ABOVE: Sleeping two, The White Room's open-plan bedroom/study/kitchen opens up to an airy courtyard terrace

Where do you get inspiration? 
From everywhere and anything, it changes all the time. These days I find inspiration on Instagram, with so much fantastic food for thought rolling around every minute of the day. I love it as I do Pinterest, another great source of inspiration for me. I still buy my favourite interior magazines and coffee-table books, which I pile up and love flicking though often. Other people, mainly all the great stylists out there, continually inspire me, as does history and architecture. I am a great wanderer and love being randomly inspired by something I may have walked by many times, however on a different day, thinking about different things, it will stand out.

Who are your design heroes? Or which era, aesthetic, building or interior has influenced you the most?
Once again I have so many – I probably love a little something from every era, generally anything old and with character. However, that is about to change with a new build in the making for next year. I can’t wait as that’s a true challenge for me.

BELOW: Touches of green, from plants to vases and art, liven up boho beauty The Apartment St Kilda near Melbourne's bay

What's currently exciting you in design or style?
It excites me that so many looks and styles are going around and really no one way or another is right or wrong. We are so lucky to be able to create any look we want and not have to stick with trends that are ‘now’ or short term. I love Scandinavian, and yet I love very bohemian styles currently too. For me it depends on the space you are decorating and which way it tends to lean. Some places just speak to you instantly and that’s the way I tend to go.

Where's on your travel wish list?
Copenhagen is next on my list. I have never travelled to Denmark and I am keen to check out the city and its surrounds. I’m excited by Danish design’s use of simple clean lines, and their interior style and architecture. I just want to roam the streets, eat, look and discover.

What's your social media of choice?
Instagram as I find it almost relaxing flicking through everyone’s lives all around the world. It’s instant and fast yet so, so inspiring seeing so many creative people doing something different every day, or in fact every hour!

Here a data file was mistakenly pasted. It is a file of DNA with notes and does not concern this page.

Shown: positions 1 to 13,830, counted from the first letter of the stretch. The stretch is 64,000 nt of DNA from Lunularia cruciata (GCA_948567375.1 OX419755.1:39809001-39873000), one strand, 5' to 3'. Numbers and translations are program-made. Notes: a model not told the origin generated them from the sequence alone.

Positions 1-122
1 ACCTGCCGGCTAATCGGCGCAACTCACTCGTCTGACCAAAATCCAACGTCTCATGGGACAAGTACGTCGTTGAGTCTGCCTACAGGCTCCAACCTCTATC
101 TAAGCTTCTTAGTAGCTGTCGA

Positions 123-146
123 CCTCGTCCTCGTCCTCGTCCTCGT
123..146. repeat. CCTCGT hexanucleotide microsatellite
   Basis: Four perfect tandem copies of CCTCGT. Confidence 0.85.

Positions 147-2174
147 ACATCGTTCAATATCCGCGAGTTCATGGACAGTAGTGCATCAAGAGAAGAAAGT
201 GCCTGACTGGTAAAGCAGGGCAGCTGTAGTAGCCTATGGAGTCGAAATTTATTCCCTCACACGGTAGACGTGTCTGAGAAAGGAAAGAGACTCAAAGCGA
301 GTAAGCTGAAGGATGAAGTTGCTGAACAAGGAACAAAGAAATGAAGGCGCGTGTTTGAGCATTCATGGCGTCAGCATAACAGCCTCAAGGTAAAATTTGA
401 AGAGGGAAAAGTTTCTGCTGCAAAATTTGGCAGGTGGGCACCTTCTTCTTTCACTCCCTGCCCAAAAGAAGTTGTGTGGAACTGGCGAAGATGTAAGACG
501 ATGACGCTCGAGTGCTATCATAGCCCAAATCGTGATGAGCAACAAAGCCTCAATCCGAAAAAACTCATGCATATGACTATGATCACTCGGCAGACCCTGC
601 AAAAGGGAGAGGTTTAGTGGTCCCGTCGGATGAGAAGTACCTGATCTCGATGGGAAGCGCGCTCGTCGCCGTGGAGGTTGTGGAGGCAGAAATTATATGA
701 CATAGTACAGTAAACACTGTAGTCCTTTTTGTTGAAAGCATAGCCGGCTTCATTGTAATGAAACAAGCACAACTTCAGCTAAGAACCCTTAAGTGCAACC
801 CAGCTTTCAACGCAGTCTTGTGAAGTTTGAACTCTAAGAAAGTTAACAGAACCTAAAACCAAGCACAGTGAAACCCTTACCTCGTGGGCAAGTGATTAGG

BELOW: Deli-cafe Oxford Larder in Melbourne's inner-north Collingwood is one of Lynda Gardener's favourite new spots for a snack

What are your top Melbourne tips?
I have always lived in Fitzroy and I can never get enough of it. I am forever excited about visiting a new cafe, bar or store. Gertrude Street, Smith Street and all the back streets of Collingwood are my favourite spots. My current faves are Marion wine bar in Gertrude Street – I love the interior and the casual dining/drinking feel oozing style. Café-deli Oxford Larder in Collingwood is my little local favourite, which is owned by very good friends of mine. An old stamping ground is Babka café on Brunswick Street for its great food, bread and cakes – the best! I don’t think it has changed in any way for the past 30 years and it has had the same owner from day one. Baker D. Chirico in Carlton is known for its outstanding fit-out, styling and, of course, delicious bread, food, desserts and staff. Neighbourhood Wine, hidden in the back streets off Nicholson Street, also has great food.

Lynda Gardener: Curated is at 63 Cardigan Place, Albert Park, Melbourne. See websites in Q&A for Lynda's four self-catering stays

Pictures: Lisa Cohen (select shots)

CHRISTINA SCHMIDT Skandium

In the Eighties and Nineties Scandinavian furniture meant flat packs to most people in the UK but in 1998 a new destination store dedicated to modern and classic Scandi design arrived in London. The Fizz goes behind the scenes with Christina Schmidt, co-founder of Skandium, to see what floats her boat...

BY DEE IVA

How did Skandium come about?
The seed idea sparked when my partner Magnus Englund and I found a cooking pot in a provincial department store in Finland. It was the pot, we thought, what a ’looker’... so simple, like a child would draw a pot, yet perfect in proportion and execution. We learned that it was designed by typographer Björn Dahlström for a new kitchen range by Finnish company Iittala called Iittala Tools. Iitala had begun the journey of reinventing themselves for a contemporary market.